Mason Economics Professor Writes Controversial Column

Photo courtesy of Allie Bell

Multicultural organizations respond to Professor Walter Williams’ articles on diversity “corrupting” universities


In a racially charged political climate, is diversity negatively affecting colleges across the U.S.? That is the question posed by Walter Williams, a distinguished professor of economics at Mason.

According to Mason’s faculty and staff website, “Williams is the author of over 150 publications which (sic) have appeared in scholarly journals such as Economic Inquiry, American Economic Review, Georgia Law Review, Journal of Labor Economics, Social Science Quarterly, and Cornell Journal of Law and Public Policy.”

Recently, Williams has published a series of pieces asserting that U.S. colleges are excessively diverse and that this diversity is connected with lower academic standards. He described that decline in standards as being caused by the need to reach and maintain certain levels of diversity. If those levels are not met with existing academic standards, then the college lowers its requirements to allow more marginalized students in.

The posts describe how standards in STEM (science, technology, engineering, and math) fields are being lowered specifically to accommodate women. In Williams’ words, “males outperform females at the highest levels of math; however, males are overrepresented at the lowest levels of math competence.” This alleged lowering of standards is “threatening innovation and American competitiveness,” Williams said.

Not every degree-seeking student across the country received the same education growing up. The quality of high-school education in the U.S. varies based on location, school funding and faculty support. Schools with a greater number of White students tend to get more funding than those with more students of color.

According to the Brookings Institution, “In contrast to European and Asian nations that fund schools centrally and equally, the wealthiest 10 percent of U.S. school districts spend nearly 10 times more than the poorest 10 percent, and spending ratios of 3 to 1 are common within states.”

One Mason faculty member, who will go by the pseudonym Sarah, described it as a “domino effect.”

“High schools with different education levels result in lower college standards, but even if you don’t get the same education level as a wealthy Caucasian person, it does not mean that you also shouldn’t go to college,” Sarah said.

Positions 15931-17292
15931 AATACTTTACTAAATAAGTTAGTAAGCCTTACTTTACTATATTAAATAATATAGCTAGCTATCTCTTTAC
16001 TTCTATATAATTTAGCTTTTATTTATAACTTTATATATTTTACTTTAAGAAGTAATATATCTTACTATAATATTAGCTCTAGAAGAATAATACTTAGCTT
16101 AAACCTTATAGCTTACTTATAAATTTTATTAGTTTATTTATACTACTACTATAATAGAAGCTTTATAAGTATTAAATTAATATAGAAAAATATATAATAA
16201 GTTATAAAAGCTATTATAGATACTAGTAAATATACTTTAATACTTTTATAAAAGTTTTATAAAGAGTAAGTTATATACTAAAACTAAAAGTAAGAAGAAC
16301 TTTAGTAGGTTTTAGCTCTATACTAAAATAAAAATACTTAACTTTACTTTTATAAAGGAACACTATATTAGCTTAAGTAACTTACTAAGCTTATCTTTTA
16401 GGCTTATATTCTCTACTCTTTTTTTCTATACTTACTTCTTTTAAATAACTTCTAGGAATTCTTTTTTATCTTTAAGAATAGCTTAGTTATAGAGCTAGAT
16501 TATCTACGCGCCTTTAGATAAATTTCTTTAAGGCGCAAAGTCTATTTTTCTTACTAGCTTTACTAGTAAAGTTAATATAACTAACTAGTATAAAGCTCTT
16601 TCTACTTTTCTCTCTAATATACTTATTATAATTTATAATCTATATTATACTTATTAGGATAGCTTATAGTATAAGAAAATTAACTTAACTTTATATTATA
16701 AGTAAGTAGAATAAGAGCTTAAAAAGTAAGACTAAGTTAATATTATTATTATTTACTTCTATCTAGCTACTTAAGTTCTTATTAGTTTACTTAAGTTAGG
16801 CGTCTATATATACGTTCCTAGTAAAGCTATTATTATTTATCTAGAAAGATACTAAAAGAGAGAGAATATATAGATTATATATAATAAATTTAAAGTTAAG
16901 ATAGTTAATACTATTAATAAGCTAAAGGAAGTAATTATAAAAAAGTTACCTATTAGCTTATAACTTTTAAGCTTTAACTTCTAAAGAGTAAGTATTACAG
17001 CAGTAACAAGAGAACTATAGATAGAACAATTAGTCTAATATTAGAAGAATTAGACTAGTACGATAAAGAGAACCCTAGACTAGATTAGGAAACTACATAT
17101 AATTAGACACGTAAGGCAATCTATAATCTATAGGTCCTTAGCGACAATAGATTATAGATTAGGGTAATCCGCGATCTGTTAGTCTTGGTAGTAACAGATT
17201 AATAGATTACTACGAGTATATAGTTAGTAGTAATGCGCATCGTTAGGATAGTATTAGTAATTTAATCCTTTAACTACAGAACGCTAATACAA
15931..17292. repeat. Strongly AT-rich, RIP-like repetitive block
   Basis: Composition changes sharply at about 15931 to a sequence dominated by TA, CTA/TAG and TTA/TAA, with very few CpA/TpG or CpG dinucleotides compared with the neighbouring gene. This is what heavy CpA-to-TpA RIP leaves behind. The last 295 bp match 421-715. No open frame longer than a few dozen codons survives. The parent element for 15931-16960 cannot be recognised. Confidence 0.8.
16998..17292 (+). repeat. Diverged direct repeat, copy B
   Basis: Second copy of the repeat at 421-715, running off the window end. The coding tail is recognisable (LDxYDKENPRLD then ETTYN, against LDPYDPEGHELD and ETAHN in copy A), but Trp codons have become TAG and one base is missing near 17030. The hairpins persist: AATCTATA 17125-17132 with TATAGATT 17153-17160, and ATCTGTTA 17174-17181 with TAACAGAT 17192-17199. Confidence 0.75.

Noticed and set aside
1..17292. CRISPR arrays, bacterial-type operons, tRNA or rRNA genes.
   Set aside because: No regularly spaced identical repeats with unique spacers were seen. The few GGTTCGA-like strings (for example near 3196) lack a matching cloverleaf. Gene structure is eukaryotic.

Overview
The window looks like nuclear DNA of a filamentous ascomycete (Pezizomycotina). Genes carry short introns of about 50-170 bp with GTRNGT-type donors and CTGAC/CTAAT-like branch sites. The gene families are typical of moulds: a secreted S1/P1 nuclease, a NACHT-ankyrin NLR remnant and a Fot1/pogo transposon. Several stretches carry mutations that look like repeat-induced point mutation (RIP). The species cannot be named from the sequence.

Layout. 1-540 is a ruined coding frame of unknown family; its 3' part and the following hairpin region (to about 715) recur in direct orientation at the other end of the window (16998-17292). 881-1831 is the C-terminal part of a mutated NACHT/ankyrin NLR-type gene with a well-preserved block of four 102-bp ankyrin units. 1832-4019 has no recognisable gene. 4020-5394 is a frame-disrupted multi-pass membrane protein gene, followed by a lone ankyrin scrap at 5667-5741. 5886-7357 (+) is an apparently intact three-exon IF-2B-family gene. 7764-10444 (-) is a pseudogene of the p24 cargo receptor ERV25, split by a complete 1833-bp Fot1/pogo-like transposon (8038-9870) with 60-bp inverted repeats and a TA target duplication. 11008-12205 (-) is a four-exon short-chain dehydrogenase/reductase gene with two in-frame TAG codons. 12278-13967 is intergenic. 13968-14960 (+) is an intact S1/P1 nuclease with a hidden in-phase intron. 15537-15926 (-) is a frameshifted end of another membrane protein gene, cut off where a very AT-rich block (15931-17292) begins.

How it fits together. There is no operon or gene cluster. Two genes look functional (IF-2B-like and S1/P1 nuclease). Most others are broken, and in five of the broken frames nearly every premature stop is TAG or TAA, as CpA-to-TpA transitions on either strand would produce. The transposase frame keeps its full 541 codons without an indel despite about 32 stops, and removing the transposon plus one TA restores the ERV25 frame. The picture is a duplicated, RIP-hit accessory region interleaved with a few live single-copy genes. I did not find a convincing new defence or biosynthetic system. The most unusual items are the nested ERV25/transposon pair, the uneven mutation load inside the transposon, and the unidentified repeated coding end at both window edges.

However, Williams believes that too much diversity can lead to people of different races reverting into their own groups, creating a racially segregated atmosphere.

“[Mason’s] ‘Black Freshman Orientation,’ held Aug. 25 and advertised as an opportunity for students to learn more about the black community at [the university],” he wrote. “[Mason] is not alone in promoting separation in the name of diversity and inclusion. Harvard, Yale, UCLA and many other universities, including [Mason], have black graduation ceremonies. …

“I’m sure that if white students demanded a whites-only dormitory or whites-only graduation ceremonies, the university community would be outraged,” he continued, rejecting the different contexts created by centuries of racist oppression.

“Some weak-minded administrators might make the argument that having black-only activities and facilities is welcoming and might make black students feel more comfortable,” wrote Professor Williams.

Some organizations at Mason argue that diversity brings together people from various backgrounds and is a strength.

“Honors College Multicultural Alliance (HCMA) … seeks to bring diverse communities inside (and outside) the Honors College together,” Taija Miller, the organization’s president, said.

“Having somewhere where there are other minorities [seeking] fellowship, resources, empowerment, and education … is our main goal. I believe that Mason is very diverse, but not everyone connects together to form one big community. This is something our organization tries to do, to have inclusion with all diverse individuals on campus.”

Another student organization, the Arab Student Association (ASA), commented on the issue as well. “Imagine, it can only feel refreshing to belong to a [multicultural] organization that understands your culture and is inclusive of anyone who claims to be part of that culture regardless of other identities that a member may also possess, like race, religion, and sexual orientation,” Tamer Hosein, treasurer of ASA, said.

“Mason is a school of integrity, and what better way to show future students and their families that we put in the effort to take care of our neighbors? If there [is] strength in numbers, then multicultural organizations will serve as a vehicle for that phrase.”

Neither Walter Williams nor the Office of Diversity, Inclusion, and Multicultural Education responded for comment.